This index must be interpreted with caution, because a minor disturbance can allow new species to appear in a community, thereby increasing richness. The index value will decrease only in response to a protracted, high intensity disturbance. Therefore, the actual effects of a disturbance can only be assessed in light of the other

A benthic community dominated by crustaceans and molluscs is impoverished

Figure 3: Relative abundance (%) of crustaceans and molluscs in Lake Saint-Pierre
Long description

This figure illustrates the yearly median values for the relative abundance of crustaceans and molluscs in Lake Saint-Pierre. From 2004 to 2006, the index value decreased, reaching a low of 13% in 2007, which corresponds to an enriched benthic community. In 2008, the index value began to increase and eventually stabilized around a median value of 40%, which is indicative of an impoverished community.

The index of the relative abundance of crustaceans and molluscs exhibits large inter-annual variations, making it difficult to identify a clear trend. These inter-annual variations can be explained by such factors as suitable habitat availability, water level fluctuations or food abundance (Brown 2001). From 2012 to 2014, the relative abundance of crustaceans and molluscs in Lake Saint-Pierre ranged from 37% to 71%, which points to an impoverishment of the benthic communities.

In 2013, as in 2004, the relative abundance of crustaceans and molluscs was high, which is indicative of degradation. In contrast, the low relative abundance of crustaceans and molluscs in 2005, 2007 and 2010 points to enrichment (Figure 3). The pulmonate gastropods Ferrissia, Physa, Gyraulus and Planorbidae, known for their tolerance to organic pollution, are the most commonly observed and most abundant molluscs in Lake Saint-Pierre.

The number of organic pollution-sensitive families (ETPA) is considered satisfactory or excellent

Figure 4: Number of organic pollution-sensitive families in Lake Saint-Pierre
Long description

This figure illustrates the yearly median values for the number of pollution-sensitive invertebrate families in Lake Saint-Pierre. From 2004 to 2006, the index value declined slightly, reaching a low of 2 families in 2006, which corresponds to an impoverished benthic community. In 2007, the index values began to increase and eventually stabilized around a median value of 4 families, which corresponds to a satisfactory benthic community.

The families considered when calculating this index are known to be sensitive to organic enrichment, particularly phosphorus enrichment. When present at high concentrations in an aquatic ecosystem, this essential nutrient can cause eutrophication. Since 2004, the median values for this index have ranged from two to seven families, which corresponds to a satisfactory or even excellent status. The trend in this index since 2004 is considered stable.

A simultaneous comparison of the three metrics can provide a better assessment of the changes in the benthic community in Lake Saint-Pierre since 2012. Over this time period, two of the three indices maintained a status of at least satisfactory.

Long description

The table shows the year-to-year status of the three indices. In 2012, the richness metric shows an enriched status; the dominance metric an impoverished status, and the metric of number of pollution-sensitive families is excellent. In 2013, the richness metric shows an enriched status; dominance is classified as poor; and the number of pollution-sensitive families is satisfactory. Finally, in 2014 the richness metric remains enriched, dominance is classified as impoverished, and the number of pollution-sensitive families is classified as enriched.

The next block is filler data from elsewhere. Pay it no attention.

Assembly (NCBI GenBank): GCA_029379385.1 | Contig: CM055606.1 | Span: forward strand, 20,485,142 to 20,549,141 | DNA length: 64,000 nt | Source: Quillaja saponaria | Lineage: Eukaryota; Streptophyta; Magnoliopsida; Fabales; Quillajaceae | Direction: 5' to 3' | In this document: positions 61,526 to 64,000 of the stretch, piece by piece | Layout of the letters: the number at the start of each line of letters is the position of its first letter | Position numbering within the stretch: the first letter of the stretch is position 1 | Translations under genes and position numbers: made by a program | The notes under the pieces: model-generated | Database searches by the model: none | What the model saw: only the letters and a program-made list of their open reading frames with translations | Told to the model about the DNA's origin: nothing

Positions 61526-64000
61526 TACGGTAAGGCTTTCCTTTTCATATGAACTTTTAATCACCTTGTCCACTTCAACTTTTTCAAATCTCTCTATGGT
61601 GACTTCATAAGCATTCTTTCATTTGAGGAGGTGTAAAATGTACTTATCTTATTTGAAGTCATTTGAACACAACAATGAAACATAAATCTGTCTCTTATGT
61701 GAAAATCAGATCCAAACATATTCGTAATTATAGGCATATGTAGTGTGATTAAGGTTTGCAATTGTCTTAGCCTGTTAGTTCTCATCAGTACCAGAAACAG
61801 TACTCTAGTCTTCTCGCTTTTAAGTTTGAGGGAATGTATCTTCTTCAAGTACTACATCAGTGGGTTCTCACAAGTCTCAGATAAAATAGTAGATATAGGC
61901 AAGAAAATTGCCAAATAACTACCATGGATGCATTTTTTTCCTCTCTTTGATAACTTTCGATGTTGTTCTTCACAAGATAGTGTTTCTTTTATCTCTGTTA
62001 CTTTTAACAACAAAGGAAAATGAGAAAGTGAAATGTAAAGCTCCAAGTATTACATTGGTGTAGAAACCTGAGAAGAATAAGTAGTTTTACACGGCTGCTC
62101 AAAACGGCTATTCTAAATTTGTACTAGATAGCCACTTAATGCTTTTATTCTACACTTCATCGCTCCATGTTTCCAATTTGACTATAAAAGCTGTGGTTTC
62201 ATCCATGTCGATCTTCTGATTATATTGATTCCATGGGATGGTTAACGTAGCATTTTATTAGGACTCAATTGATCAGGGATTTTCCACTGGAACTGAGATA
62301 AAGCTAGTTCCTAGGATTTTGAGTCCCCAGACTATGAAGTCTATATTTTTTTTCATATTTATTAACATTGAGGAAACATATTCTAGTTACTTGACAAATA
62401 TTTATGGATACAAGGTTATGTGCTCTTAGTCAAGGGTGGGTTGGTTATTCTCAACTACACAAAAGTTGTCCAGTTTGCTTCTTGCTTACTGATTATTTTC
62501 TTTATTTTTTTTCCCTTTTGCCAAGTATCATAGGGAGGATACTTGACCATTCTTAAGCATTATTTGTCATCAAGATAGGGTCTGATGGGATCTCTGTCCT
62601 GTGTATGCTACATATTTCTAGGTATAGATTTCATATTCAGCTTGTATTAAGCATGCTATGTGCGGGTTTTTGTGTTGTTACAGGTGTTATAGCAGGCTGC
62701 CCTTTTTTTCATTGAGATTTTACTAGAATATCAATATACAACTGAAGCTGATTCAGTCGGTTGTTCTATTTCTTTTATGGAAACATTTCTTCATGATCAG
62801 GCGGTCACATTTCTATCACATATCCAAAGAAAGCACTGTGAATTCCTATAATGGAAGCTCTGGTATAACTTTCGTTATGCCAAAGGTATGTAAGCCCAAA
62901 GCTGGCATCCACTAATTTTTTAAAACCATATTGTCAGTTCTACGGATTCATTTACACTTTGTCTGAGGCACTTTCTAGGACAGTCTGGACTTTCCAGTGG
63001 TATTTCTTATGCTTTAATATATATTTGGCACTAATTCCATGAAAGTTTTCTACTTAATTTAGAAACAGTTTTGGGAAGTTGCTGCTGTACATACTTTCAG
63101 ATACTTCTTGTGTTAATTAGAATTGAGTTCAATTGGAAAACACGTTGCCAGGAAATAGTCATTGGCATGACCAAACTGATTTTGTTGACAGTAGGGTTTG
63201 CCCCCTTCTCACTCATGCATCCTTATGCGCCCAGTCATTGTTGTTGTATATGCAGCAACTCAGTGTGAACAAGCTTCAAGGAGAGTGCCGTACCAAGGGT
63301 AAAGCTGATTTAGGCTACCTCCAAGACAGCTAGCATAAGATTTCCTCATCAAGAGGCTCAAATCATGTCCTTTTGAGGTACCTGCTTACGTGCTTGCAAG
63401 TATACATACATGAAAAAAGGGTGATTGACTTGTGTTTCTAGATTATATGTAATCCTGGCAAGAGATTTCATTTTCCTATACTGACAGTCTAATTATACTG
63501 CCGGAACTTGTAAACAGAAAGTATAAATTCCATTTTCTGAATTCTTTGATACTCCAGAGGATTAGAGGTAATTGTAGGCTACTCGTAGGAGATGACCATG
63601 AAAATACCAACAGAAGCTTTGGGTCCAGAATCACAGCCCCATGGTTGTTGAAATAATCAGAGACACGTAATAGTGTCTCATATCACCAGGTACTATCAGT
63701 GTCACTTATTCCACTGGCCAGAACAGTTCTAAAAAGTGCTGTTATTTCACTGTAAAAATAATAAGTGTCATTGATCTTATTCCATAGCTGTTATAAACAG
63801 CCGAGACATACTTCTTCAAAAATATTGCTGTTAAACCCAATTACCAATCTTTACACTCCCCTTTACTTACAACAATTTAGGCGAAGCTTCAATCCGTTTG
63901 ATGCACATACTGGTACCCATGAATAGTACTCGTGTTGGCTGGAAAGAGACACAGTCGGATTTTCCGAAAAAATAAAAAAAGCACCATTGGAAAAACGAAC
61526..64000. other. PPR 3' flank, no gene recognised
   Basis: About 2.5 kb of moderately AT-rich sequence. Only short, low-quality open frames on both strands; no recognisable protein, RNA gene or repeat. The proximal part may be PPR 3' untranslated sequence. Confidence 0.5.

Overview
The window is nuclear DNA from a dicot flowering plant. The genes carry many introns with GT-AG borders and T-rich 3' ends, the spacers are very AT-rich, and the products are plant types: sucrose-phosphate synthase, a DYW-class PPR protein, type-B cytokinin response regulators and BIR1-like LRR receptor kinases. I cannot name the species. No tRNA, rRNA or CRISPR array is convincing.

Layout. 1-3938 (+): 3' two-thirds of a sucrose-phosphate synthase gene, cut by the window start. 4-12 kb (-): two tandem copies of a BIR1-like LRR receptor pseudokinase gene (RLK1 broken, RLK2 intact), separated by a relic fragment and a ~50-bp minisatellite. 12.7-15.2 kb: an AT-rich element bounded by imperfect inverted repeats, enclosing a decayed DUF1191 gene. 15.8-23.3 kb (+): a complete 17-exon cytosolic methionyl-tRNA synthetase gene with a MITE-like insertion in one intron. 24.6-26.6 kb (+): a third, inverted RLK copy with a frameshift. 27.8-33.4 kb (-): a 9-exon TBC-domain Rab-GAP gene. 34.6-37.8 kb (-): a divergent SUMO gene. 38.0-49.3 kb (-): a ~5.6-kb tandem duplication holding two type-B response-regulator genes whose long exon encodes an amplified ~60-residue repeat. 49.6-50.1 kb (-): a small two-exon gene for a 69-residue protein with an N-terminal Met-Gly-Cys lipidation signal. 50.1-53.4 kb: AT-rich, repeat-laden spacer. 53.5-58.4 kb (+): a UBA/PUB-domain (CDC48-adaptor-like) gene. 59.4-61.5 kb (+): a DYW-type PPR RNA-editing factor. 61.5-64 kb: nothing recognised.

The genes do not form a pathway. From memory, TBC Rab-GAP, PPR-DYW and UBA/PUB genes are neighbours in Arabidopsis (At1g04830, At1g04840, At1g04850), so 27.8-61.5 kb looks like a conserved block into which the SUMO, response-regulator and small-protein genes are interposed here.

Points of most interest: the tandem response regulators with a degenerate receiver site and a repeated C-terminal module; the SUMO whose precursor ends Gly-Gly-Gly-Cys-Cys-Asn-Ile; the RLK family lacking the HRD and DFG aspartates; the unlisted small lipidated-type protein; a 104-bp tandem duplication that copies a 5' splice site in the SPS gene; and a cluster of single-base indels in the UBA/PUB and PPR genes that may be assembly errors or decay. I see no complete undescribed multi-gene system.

Influence of environmental conditions

Overall, the status of the benthic communities in Lake Saint-Pierre can be classified as moderate-good. The high relative abundance of crustaceans and molluscs in 2013 is nonetheless indicative of both natural and anthropogenic disturbances. Since the period 2004 to 2006, when the number of genus and the abundance of pollution-sensitive families declined, the benthic communities in Lake Saint-Pierre have remained stable in spite of inter-annual fluctuations.

In addition, recent work indicates that the status of benthic communities in the St. Lawrence is linked to various factors, particularly the hydrologic cycle (e.g. the amplitude of water level fluctuations) and habitat characteristics, such as wind exposure and sediment and vegetation type (Tall et al., 2015). A number of earlier studies also identified the important influence of the hydrologic cycle and water quality on benthic community structure and composition in wetlands (Hentges and Stewart 2010; Cooper et al., 2006; McCormick et al., 2004).

Bibliography

Brown, K. M. (2001) Mollusca: Gasteropoda in Thorp, J. H. and Covich, A. P. Ecology and Classification of North American Freshwater Invertebrates. Academic Press, 2nd edition, USA.

Cooper, M. J., Uzarski, D. G., Burton, T. M. and Rediske, R. R. (2006) Macroinvertebrate community composition relative to chemical/physical variables, land use and cover, and vegetation types within a Lake Michigan drowned river mouth wetland. Aquatic Ecosystem Health & Management 9(4): 463-479.

Gernes, M. C. and Helgen, J. C. (1999) Indexes of Biotic Integrity (IBIs) for Wetlands: Vegetation and Invertebrate IBIs. Minnesota Pollution Control Agency, Biological Monitoring Program. St. Paul, Minnesota Hentges, V. A. and Stewart, T. W. (2010) Macroinvertebrate assemblages in Iowa prairie pothole wetlands and relation to environmental features. Wetlands 30(3): 501-511.

McCormick, P. V., Shuford III, R. B.E. and Rawlik, P. S. (2004) Changes in macroinvertebrate community structure and function along a phosphorus gradient in the Florida Everglades. Hydrobiologia 529: 113-132.

Savage, C., Armellin, A. and M. Jean. 2013. Benthic Macroinvertebrate Communities: An indicator of water quality and aquatic ecosystem health in the St. Lawrence River. 2nd Edition. Monitoring the State of the St. Lawrence River collection. Montreal, Quebec. On the St. Lawrence Action Plan web site.

Tall, L., Armellin, A., Pinel-Alloul, B., Méthot, G. and Hudon, C. (2015) Effects of hydrological regime, landscape features, and environment on macroinvertebrates in St. Lawrence River wetlands. Hydrobiologia Published online, 28 October 2015.

U.S. EPA (2002) Methods for Evaluating Wetland Condition: Developing an Invertebrate Index of Biological Integrity for Wetlands. Office of Water, U.S. Environmental Protection Agency, Washington, DC. EPA-822-R-02-019.

Prepared by

Alain Armellin
Fresh Water Quality Monitoring and Surveillance
Water Quality Monitoring and Surveillance
Water Science and Technology
Science and Technology Branch
Environment and Climate Change Canada